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2006: The Year of the ...

Submitted by Tom Peters on November 28, 2005 - 10:32am

December is almost here, which means that the calendar year as we know it is drawing to a close. This will unleash the urge—and the annual ritual of the popular press—to write reflective articles about the year just finishing and predictive articles about 2006. The top events in politics, the arts, athletics, and other areas will be rehashed and ranked. I predict that natural disasters will receive a lot more attention and ink than they have in the retrospectives of previous years.

Rather than look back on 2005, let's look forward to 2006. To get a jump on the competition, I'm going to stick my neck out and speculate a bit about what could be major developments in library and information technology in the coming year. I have two things in mind: Both technologies have been around for awhile, but 2006 could be the breakout year for both.

  • Digital Audio Books: Last Saturday, the Kansas City Star, the major newspaper for the metropolitan area in which I live, ran a front-page article—granted, it appeared below the fold—about the rather mundane fact that the Kansas City Public Library has subscribed to the NetLibrary digital audio book service. The other front page stories that day were an investigation of a senseless murder; a decades-long problem with petroleum leaks at a local oil storage facility, and a story about the retail-shopping activity on the Friday after Thanksgiving—another ritual of the popular news media.

I cannot think of anything about libraries and librarianship that has made the front page of the KC Star in the past few years, not even the recent budget woes at the KCPL. Granted, the Saturday after Thanksgiving is a slow news day, but still...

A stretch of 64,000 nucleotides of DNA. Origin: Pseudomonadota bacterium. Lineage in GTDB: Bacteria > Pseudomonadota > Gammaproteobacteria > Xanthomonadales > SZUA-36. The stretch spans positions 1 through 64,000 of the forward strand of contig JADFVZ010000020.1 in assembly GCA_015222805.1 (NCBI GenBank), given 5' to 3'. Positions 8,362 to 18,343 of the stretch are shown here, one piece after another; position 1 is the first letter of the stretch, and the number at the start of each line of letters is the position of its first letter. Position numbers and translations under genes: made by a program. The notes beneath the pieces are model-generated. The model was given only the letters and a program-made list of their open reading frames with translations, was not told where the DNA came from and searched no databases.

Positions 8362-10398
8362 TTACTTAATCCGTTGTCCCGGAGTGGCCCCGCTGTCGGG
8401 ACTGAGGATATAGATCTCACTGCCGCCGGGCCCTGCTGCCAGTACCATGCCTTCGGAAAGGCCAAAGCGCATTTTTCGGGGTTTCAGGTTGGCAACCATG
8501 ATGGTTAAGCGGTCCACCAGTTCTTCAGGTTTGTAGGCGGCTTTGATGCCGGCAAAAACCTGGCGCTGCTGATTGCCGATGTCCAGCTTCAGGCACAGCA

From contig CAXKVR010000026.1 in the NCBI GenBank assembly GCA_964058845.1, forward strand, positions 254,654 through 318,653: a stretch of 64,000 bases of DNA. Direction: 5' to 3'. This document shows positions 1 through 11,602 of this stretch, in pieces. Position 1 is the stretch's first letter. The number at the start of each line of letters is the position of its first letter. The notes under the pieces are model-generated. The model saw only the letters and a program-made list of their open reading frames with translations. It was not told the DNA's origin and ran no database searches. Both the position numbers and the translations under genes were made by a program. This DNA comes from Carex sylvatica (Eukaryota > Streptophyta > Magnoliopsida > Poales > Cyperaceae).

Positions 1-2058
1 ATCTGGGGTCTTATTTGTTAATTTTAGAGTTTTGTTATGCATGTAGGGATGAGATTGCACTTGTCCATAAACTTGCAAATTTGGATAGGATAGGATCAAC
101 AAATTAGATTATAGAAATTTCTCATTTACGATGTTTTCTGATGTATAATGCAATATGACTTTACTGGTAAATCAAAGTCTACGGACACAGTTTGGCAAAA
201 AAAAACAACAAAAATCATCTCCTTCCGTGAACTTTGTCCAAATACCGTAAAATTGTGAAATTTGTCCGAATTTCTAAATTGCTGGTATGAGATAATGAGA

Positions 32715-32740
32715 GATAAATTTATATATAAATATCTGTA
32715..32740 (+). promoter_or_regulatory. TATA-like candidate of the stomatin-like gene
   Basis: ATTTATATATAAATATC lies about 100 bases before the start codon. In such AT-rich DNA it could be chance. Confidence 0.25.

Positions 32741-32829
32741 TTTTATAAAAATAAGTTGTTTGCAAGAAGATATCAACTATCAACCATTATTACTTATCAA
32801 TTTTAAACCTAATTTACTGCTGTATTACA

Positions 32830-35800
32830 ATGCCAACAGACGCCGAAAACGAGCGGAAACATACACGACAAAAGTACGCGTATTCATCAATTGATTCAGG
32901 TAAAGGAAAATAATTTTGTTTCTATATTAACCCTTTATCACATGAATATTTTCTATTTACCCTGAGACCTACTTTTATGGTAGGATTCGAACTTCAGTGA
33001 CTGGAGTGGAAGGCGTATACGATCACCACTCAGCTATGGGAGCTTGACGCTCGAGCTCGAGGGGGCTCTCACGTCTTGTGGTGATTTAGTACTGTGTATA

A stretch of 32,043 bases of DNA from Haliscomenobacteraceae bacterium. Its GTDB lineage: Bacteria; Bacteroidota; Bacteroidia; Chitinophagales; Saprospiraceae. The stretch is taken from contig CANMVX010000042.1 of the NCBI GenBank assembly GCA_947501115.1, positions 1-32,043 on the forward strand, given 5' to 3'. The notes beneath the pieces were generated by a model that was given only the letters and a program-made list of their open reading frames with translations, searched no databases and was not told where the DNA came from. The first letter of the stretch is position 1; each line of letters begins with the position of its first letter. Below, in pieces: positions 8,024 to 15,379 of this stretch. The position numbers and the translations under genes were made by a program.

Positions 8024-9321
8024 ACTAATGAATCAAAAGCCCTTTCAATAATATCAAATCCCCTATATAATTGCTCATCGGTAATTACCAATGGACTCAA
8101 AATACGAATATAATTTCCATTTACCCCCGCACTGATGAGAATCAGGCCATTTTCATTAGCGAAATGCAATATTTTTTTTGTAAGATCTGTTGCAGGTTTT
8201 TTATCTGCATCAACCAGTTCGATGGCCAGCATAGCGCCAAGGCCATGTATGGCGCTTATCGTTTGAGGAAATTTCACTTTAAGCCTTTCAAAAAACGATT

• Online Events Using Web-Conferencing Software: In November alone I have been party to an online event about ebooks, sponsored by Library Journal, that drew approximately 350 attendees. Then, in late November, the OPAL collaborative and the Mid Illinois Talking Book Center sponsored an online program about library services for older adults that attracted 150 online participants.

Online events appear to be catching on with librarians and library users alike. The convenience and low cost (compared to travel-to, in-person events and conference calls) certainly are part of the attraction.

When I think of all the working days I have spent traveling two or more hours to attend some three-or-four-hour, in-person meeting, workshop, or professional development event, followed by two or more hours of driving back home, it makes me wish that 1986—rather than the upcoming 2006—had been the breakout year for online events. As organizational and personal travel budgets continue to tighten, and the prices of gas, airfare, and lodging continue to trend upward, increasing use of online events makes sense.